Surely that’s not the point. In a democracy our leaders have a responsibility to put themselves up before the voters. They have a moral obligation to have their policies and character tested in public and before the huge audiences that only television can bring. Anything else is contempt for voters and contempt for democracy itself.
The remaining party leaders will be taking part in a televised debate this evening on ITV at 8pm. Liberal Democrat leader Tim Farron, UKIP’s Paul Nuttall, the SNP’s Nicola Sturgeon, Plaid Cymru’s Leanne Wood and Green co-leader Caroline Lucas will all be there for the two-hour show being broadcast from the dock10 studios in Salford.
ITV said the invitation to take part remains open until the programme starts at 8pm, but if they do not show up they will not being empty chaired as ITV said the stage will have “the right number of podiums for leaders who attend on the night”.
This is the Brexit election. It was called because of Brexit. It will define Brexit and all of the parties have Brexit at the core of their manifestos.
The Conservatives are asking us to back a hard Brexit. Lowering immigration at the core and would come at the expense of a trade deal if necessary. In Theresa May’s Lancaster House speech in January, when she warned that “no deal for Britain is better than a bad deal”.
Labour wants a soft Brexit. Keir Starmer MP, Labour’s Shadow Secretary of State for Exiting the European Union, set out Labour’s approach to Brexit: “We will scrap the Government’s Brexit White Paper and replace it with fresh negotiating priorities that…will have a strong emphasis on retaining the benefits of the Single Market and the Customs Union”.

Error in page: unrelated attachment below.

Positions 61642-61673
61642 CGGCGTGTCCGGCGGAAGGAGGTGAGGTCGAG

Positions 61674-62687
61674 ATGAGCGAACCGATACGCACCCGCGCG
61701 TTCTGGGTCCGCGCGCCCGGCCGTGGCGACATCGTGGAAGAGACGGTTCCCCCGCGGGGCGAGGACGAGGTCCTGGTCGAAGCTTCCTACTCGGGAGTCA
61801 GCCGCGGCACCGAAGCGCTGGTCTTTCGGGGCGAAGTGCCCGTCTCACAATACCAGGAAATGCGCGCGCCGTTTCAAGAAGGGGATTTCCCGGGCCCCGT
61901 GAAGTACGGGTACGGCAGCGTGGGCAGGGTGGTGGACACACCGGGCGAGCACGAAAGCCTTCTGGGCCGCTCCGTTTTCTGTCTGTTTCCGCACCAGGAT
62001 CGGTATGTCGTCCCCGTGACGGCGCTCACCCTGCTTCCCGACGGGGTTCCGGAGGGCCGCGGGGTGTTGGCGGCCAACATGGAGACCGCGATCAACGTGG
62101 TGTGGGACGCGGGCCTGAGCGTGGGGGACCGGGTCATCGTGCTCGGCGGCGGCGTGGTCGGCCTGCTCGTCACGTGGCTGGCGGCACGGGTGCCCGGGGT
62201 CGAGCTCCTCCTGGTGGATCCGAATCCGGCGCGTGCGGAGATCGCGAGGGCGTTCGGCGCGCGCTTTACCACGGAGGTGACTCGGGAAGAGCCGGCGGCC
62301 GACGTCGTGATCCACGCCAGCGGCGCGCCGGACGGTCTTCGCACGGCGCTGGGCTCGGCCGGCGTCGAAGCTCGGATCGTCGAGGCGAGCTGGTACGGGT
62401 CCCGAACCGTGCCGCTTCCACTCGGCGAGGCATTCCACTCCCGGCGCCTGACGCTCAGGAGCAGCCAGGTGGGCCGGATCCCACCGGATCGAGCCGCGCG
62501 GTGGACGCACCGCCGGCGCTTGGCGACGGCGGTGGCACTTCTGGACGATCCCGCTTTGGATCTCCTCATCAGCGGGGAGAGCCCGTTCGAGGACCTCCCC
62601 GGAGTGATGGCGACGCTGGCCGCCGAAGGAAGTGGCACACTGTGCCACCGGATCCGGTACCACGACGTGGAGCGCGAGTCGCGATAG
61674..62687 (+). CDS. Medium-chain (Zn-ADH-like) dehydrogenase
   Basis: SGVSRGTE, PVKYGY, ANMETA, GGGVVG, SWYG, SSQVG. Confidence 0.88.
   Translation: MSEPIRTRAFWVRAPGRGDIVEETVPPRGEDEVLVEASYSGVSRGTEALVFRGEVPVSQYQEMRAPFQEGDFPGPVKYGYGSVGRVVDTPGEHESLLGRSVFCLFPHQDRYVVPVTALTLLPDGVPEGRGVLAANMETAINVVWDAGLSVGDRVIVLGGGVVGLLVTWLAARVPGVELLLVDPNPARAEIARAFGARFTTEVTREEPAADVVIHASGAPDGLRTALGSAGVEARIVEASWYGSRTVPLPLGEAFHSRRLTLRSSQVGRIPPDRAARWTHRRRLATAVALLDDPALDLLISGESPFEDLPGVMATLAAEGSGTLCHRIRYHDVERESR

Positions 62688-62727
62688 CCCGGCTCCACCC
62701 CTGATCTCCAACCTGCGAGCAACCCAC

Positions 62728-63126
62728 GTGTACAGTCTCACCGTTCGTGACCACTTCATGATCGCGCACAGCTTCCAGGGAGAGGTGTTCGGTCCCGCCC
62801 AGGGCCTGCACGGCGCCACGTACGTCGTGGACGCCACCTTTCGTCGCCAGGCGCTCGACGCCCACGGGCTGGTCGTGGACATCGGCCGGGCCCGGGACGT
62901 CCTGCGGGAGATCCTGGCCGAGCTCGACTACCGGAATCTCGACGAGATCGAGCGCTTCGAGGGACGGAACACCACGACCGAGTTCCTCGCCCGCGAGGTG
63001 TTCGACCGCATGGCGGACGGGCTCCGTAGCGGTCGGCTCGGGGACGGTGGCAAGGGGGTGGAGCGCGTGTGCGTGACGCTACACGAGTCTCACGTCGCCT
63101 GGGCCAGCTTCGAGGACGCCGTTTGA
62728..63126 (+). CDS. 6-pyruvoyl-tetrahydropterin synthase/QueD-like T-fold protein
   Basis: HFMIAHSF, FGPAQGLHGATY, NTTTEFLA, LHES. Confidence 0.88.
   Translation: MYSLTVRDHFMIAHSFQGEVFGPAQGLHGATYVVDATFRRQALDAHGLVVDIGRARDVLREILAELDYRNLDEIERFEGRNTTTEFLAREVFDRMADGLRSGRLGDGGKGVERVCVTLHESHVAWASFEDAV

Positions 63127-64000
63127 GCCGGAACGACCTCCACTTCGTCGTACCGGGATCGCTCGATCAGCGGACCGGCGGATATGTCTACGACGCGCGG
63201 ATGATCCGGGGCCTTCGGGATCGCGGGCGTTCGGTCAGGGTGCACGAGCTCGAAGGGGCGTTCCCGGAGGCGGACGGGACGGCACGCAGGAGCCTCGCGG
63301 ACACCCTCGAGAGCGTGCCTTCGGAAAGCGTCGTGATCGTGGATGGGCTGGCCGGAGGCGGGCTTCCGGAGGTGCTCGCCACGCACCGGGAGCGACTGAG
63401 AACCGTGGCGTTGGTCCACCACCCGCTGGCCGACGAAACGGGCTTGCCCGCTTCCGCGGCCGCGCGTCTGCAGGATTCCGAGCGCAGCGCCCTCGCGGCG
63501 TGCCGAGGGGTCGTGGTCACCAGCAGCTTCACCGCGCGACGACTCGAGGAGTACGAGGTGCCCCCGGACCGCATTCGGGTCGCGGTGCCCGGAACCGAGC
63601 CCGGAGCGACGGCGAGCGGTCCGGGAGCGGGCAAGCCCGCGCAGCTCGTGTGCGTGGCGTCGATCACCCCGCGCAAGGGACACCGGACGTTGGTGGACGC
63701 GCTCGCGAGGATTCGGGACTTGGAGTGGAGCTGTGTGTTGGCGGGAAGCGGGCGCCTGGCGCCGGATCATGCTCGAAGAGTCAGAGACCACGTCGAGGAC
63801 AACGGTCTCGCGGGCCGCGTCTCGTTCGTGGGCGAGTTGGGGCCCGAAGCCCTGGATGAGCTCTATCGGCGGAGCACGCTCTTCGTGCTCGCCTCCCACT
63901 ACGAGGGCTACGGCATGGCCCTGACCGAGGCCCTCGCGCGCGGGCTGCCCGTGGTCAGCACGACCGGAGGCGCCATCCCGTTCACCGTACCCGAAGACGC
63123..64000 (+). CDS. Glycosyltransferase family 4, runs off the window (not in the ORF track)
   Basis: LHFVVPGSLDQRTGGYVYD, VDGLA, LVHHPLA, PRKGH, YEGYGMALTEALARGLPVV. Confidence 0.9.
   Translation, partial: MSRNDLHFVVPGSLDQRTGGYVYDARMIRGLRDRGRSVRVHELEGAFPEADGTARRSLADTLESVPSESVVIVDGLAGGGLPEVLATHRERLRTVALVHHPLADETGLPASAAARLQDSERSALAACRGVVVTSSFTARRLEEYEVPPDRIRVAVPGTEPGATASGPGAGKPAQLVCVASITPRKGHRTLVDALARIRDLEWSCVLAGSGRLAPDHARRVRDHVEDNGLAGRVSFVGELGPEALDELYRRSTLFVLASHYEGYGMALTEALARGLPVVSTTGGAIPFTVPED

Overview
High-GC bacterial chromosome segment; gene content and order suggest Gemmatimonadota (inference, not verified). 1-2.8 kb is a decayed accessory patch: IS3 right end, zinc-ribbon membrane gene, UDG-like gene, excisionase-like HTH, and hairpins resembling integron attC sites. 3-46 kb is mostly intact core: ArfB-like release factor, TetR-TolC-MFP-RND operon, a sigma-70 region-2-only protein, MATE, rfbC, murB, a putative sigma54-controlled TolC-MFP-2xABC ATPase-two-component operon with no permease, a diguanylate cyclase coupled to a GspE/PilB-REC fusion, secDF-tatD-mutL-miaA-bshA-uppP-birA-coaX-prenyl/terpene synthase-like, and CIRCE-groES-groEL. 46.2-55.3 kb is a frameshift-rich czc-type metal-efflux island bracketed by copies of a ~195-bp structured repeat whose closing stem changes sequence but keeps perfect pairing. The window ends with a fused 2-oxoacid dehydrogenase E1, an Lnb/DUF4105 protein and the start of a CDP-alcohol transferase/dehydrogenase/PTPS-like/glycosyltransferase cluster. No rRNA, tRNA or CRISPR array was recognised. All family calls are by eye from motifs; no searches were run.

A vote The Liberal Democrats leaves the option to Remain. Leader Tim Farron said ” the Liberal Democrats are committed to keeping Britain in the single market. We believe the British people should have the final say on the Brexit deal, including the option to remain in the EU”.
That’s right, we can remain in the EU if enough people vote for the LibDems but the polls say that’s not happening. Perhaps people don’t understand or believe that we have the democratic option to reverse a decision that was more about the political ambitions of a bunch of old Etonians than it was about the future the 65 million.
The Foreign Secretary may be on his way out after a major cultural gaffe during a campaign trip to Bristol. This morning Theresa May refused to guarantee Chancellor’s job after the election. She must surely be considering replacing Boris Johnson after he demonstrated a basic understanding of religion and culture in India, a major economic and political ally.
Boris in an orange turban he’d no doubt chosen for the photo ops was advocating a free trade deal when he said:
“Whenever we go to India – to Mumbai or to Delhi – clinking in our luggage we have to bring Johnnie Walker…becasue as you may know, there is a duty of 150% in India on imports of Scotch whisky.”
“But imagine what we could do if there was a free trade deal with India, which there will be.”
His comments provoked a fury and one women, named as Balbir Kaur, took him to task on the spot:
“How dare you talk about alcohol in a Sikh temple,” she said. “You are standing in a Sikh temple talking about alcohol which is absolutely outrageous – it’s absolutely not right.”
Sikh’s as Boris Johnson should have known do not drink alcohol.
See his cringe-worthy performance here: